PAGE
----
The owner of Premier Credit Consultants in Chesterfield County pleaded guilty to two counts of wire fraud Thursday and faces up to 40 years in prison when sentenced March 23.
Timothy Scott Wenk, 50, was indicted on 16 counts of wire fraud in September. He was alleged to have victimized dozens of area people out of more than $750,000. Authorities said Thursday the exact amount is still being determined and is between $550,000 and $1.5 million.
A complaint filed by the FBI in the case said Wenk owned Premier Credit Consultants and Premier Consulting Services in the 11900 block of Hull Street Road, which purportedly arranged financing for clients to buy real estate regardless of their credit score or income and also offered credit repair services.
The plea agreement Thursday means his trial set for Dec. 11 will not take place.
In pleading guilty, Wenk admitted that between 2015 and this year he defrauded clients of money for services he did not deliver and lied to potential clients to get their business.
Among other things he falsely said he had access to various lenders who could provide mortgages; claimed he could obtain funding for clients with poor credit records to buy real estate; and assured clients they could buy a particular piece of property if they paid him a fee.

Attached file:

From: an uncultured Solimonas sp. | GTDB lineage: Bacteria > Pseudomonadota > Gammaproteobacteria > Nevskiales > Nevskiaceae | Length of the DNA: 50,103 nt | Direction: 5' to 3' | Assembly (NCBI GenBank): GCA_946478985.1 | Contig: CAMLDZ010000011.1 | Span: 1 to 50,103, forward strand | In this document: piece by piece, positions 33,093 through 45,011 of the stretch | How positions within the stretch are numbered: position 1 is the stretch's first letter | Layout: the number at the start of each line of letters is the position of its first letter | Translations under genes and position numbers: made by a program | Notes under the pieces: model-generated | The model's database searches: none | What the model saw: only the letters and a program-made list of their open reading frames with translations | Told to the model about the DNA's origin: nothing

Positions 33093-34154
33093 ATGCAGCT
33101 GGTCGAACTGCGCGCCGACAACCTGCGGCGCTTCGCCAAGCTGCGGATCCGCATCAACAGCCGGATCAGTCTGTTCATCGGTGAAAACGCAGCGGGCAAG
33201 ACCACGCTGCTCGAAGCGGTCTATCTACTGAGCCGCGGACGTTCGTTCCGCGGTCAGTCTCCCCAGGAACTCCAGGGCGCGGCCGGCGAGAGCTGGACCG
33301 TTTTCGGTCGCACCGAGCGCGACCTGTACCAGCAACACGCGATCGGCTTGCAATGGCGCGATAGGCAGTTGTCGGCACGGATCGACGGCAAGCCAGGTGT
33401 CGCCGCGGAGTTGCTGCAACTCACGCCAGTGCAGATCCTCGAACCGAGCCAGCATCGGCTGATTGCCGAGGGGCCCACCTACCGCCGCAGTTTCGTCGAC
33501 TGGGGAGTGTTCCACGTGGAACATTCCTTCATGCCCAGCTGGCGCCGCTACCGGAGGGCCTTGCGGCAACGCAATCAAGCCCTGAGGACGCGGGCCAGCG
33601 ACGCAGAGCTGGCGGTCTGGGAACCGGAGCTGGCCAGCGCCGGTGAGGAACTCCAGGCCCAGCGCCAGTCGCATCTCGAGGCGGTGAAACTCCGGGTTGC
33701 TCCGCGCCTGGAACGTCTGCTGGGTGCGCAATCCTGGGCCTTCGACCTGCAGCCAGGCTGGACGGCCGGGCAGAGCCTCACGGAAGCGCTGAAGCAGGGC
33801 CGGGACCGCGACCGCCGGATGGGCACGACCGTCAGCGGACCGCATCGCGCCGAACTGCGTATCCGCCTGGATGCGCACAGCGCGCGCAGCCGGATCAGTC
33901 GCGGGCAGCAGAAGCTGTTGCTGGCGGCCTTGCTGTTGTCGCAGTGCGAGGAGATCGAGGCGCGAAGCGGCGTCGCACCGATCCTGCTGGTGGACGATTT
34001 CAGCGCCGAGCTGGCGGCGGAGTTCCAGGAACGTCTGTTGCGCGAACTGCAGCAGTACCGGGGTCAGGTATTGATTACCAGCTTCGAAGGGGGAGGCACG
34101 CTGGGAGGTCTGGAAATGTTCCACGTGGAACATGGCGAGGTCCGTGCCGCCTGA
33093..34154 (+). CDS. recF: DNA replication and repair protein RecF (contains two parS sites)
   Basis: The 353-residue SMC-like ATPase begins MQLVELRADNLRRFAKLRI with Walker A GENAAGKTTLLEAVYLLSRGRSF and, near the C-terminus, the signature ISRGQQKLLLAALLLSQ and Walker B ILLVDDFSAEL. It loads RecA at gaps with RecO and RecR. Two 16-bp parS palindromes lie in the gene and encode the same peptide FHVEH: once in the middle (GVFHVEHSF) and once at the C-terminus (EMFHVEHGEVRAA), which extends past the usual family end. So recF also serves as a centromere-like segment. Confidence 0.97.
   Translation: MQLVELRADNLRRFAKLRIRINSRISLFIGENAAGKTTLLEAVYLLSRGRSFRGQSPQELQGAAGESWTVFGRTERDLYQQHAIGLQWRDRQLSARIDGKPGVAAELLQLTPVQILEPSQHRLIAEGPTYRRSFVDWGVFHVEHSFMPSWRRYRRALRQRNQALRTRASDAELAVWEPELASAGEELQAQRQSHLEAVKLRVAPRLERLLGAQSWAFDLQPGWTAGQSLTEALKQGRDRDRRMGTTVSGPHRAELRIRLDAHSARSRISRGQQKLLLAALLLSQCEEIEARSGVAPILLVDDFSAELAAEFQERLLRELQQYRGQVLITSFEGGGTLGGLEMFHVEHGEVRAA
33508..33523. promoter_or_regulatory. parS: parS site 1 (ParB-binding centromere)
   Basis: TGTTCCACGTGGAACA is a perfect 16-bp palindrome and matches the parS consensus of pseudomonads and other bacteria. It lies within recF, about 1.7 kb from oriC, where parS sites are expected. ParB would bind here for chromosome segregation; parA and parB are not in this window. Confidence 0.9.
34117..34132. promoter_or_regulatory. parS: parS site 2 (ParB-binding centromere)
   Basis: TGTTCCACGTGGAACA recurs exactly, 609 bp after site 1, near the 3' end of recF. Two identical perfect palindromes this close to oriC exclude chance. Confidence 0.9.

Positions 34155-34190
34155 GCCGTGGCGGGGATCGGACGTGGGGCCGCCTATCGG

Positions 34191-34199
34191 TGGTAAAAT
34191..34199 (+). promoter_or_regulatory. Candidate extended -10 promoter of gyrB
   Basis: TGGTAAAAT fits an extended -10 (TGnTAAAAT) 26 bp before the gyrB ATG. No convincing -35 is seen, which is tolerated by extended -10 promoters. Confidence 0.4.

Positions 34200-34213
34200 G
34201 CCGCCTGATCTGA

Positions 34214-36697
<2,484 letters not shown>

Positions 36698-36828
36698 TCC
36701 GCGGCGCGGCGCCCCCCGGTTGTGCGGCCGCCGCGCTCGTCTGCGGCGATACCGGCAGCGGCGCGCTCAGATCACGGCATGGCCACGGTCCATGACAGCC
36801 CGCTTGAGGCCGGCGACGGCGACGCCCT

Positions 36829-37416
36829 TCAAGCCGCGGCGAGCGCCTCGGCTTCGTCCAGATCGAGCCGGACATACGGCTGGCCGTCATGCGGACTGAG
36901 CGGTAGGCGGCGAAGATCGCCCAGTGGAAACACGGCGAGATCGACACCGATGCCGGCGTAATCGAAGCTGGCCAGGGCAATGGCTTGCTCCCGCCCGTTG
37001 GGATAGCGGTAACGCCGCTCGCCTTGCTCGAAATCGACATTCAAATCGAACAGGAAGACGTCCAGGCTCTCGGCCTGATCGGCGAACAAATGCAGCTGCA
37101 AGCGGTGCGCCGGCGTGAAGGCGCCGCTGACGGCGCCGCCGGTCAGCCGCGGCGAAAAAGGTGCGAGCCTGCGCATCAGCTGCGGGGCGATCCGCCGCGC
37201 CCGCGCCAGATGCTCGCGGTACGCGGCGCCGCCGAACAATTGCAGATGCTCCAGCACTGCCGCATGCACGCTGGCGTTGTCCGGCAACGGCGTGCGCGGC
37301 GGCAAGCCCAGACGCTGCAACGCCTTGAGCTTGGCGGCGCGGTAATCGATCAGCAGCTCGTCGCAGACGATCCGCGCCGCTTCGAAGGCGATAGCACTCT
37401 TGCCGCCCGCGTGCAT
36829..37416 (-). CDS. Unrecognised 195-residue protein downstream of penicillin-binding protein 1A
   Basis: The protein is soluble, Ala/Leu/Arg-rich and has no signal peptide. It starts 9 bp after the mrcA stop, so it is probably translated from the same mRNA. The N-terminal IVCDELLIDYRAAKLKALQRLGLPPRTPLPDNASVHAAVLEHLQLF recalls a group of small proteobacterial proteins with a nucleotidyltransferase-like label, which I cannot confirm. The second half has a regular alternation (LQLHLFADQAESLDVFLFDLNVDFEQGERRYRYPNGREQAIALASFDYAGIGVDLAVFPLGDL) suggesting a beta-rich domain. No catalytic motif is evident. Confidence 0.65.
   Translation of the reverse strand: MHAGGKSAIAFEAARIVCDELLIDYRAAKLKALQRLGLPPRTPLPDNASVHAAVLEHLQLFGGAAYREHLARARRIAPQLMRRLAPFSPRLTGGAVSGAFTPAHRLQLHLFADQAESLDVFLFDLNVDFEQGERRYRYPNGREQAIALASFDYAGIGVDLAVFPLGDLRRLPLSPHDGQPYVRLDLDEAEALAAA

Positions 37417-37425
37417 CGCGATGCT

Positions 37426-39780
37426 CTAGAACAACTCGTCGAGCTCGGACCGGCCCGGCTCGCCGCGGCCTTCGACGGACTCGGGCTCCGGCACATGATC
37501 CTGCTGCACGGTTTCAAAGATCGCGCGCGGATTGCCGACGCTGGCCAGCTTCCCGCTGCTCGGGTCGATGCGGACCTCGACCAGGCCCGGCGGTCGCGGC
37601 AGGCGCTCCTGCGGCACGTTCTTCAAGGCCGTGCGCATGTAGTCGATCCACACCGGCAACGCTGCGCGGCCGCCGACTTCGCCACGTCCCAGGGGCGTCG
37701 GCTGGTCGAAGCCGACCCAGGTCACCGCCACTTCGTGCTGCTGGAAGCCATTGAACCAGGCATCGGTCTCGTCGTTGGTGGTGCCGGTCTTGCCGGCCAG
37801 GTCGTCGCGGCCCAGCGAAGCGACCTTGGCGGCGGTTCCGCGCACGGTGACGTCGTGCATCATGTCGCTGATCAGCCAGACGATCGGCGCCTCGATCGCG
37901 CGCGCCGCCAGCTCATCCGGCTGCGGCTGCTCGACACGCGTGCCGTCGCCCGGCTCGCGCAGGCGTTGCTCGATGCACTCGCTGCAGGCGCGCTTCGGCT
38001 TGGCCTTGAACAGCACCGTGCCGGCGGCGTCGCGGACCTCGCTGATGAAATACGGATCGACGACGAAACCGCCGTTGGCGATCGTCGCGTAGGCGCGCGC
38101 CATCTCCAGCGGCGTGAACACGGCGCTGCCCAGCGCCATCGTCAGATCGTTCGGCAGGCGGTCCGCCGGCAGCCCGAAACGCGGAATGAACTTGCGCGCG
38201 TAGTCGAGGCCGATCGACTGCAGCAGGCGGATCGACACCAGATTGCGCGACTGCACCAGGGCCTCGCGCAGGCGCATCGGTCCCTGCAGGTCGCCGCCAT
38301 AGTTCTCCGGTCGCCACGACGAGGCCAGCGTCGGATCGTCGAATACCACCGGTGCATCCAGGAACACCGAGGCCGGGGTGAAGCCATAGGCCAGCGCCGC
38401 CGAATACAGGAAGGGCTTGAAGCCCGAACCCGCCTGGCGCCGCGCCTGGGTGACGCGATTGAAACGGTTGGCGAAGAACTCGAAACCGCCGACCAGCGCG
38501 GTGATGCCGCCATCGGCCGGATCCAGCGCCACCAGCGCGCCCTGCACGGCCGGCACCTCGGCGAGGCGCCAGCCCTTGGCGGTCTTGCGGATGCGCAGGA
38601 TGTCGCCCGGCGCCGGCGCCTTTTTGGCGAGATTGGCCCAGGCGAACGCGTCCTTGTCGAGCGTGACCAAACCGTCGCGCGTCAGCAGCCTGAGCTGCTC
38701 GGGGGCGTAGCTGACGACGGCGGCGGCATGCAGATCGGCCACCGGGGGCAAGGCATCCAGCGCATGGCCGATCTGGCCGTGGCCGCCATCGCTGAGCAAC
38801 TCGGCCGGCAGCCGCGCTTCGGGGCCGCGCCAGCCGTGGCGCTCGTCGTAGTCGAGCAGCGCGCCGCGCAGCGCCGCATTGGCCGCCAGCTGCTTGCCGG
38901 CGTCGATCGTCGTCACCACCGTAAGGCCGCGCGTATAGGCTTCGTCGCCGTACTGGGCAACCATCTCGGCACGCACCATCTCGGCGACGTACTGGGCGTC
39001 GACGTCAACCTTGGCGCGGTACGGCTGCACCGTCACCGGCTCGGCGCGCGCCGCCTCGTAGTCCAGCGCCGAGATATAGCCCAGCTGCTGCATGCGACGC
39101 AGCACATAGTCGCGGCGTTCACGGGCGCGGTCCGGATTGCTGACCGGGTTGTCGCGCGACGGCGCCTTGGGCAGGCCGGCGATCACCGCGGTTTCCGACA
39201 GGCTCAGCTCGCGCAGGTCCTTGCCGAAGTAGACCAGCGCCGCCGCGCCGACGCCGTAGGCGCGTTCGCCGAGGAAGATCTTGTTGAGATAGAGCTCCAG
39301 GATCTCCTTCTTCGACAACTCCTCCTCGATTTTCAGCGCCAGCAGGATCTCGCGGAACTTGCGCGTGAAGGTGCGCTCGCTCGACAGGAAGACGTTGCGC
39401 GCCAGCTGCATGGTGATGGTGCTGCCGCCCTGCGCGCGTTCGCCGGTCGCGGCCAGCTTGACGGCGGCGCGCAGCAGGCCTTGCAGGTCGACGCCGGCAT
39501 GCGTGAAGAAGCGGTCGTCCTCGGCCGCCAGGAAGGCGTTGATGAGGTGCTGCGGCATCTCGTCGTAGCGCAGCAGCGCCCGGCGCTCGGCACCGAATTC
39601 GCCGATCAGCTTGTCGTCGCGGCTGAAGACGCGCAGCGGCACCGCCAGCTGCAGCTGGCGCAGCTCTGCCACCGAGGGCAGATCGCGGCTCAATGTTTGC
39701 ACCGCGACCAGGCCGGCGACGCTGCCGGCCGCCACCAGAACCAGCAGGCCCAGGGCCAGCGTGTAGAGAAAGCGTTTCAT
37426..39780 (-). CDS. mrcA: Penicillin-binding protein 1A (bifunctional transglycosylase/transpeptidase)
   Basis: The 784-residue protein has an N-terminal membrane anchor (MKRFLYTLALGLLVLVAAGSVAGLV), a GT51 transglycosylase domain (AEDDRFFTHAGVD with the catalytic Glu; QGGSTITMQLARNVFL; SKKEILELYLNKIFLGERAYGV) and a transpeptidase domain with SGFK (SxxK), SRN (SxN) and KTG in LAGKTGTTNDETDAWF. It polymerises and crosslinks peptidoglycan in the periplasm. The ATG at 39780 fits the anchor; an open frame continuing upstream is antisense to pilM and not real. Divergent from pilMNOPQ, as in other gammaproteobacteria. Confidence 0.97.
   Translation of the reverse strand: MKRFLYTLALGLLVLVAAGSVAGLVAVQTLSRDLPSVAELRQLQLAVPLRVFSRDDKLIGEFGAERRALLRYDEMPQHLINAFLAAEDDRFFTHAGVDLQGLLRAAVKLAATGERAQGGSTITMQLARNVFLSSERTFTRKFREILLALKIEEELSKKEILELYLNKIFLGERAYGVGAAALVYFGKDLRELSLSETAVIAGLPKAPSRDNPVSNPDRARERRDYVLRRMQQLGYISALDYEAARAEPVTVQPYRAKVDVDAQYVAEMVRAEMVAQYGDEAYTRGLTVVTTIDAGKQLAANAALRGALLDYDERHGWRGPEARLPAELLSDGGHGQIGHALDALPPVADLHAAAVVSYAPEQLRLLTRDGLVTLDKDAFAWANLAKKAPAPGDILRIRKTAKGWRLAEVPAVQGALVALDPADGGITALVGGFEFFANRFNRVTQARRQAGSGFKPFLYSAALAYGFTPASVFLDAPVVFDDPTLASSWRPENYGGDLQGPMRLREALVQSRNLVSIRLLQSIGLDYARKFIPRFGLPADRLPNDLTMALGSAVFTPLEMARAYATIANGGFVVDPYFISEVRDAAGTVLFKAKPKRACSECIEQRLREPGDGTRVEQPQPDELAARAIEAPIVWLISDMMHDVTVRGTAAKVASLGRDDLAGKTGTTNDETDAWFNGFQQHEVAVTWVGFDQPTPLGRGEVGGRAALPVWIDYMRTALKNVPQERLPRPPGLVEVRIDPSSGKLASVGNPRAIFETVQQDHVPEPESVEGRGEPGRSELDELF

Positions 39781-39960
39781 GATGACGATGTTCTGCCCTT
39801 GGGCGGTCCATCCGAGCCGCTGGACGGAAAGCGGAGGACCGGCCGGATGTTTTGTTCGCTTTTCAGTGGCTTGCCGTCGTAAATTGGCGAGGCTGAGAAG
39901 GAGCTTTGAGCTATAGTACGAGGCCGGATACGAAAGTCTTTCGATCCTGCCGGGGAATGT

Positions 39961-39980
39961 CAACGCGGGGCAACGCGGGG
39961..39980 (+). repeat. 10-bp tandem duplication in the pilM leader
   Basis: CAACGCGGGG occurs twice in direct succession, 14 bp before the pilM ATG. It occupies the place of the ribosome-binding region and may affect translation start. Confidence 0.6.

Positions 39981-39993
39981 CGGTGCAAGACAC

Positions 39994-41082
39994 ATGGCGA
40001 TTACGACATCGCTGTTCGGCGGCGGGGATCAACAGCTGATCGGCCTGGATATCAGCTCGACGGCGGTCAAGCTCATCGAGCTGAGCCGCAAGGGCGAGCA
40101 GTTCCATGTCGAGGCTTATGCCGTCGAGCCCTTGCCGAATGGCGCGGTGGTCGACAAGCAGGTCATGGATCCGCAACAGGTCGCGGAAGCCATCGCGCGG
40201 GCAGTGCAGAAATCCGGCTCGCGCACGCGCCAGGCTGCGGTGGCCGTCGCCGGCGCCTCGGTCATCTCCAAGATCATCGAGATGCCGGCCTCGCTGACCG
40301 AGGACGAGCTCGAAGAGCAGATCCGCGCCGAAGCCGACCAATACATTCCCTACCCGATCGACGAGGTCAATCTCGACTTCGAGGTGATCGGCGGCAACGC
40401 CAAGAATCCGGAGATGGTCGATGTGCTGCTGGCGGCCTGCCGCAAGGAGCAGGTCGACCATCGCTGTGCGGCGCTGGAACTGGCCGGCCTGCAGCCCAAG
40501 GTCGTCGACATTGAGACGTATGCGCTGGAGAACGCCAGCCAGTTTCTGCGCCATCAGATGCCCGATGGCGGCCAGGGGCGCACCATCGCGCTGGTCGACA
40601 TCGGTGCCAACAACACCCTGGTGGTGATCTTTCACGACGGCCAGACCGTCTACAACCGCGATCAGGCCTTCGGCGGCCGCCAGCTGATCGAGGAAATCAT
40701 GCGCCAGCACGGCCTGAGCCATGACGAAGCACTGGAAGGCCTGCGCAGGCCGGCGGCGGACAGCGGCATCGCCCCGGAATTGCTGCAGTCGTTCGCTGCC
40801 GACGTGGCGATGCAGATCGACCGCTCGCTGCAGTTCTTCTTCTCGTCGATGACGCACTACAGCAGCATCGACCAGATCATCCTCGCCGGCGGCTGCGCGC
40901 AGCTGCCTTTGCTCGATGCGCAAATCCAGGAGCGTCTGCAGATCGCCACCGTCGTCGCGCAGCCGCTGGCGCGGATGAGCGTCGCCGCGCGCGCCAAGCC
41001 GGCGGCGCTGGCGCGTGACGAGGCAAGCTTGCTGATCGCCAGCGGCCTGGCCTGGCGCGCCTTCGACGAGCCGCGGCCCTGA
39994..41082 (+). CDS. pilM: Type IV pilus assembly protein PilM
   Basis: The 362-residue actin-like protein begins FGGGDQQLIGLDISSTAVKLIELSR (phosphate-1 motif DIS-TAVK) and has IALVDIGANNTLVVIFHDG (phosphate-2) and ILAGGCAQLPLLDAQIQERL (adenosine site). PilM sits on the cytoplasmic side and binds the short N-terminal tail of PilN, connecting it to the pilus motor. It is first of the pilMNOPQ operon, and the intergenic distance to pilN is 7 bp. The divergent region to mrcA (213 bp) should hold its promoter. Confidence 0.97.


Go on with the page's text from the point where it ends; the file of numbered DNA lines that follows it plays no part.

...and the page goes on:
He also admitted telling clients who had already paid him for services that there were additional new conditions requiring more money.
Wenk admitted that in May 2015 an unidentified client met with Wenk, who identified himself as “Timothy Scott,” in an effort to repair her credit in order to refinance her Glen Allen home. Wenk said he could do both.
Wenk picked up a check for $24,831 from the client, which he said would be held in escrow until the loan closed. He also told her that if she wanted to sell her property he knew of a church and a pharmaceutical company looking for such a property.
At Wenk’s request she made thousands of dollars in payments to him to keep the purported deals on track. In November 2015 he told her that the property could not be sold until she hooked up to the Henrico County water system. She gave him a cashier’s check for $16,800 to have the county run a line to the property.
But after 16 months of making payments to Wenk, her mortgage was not refinanced, no buyer was ever found and her property never connected to the water system.
Wenk also admitted that in 2016, a client paid a total of $6,500 for Wenk to find a private loan to finance a house on Forest Hill Avenue in Richmond that the client was renting and wanted to purchase.
The client ultimately paid $11,636 in cash and checks to Wenk for a loan that never happened and received no refund or honest explanation. He also admitted that the losses in those two cases are only a portion of the total loss suffered by his clients.
He was initially arrested by Chesterfield police on charges of obtaining money by false pretenses. Media coverage prompted the discovery of more victims who contacted law enforcement officials, authorities said.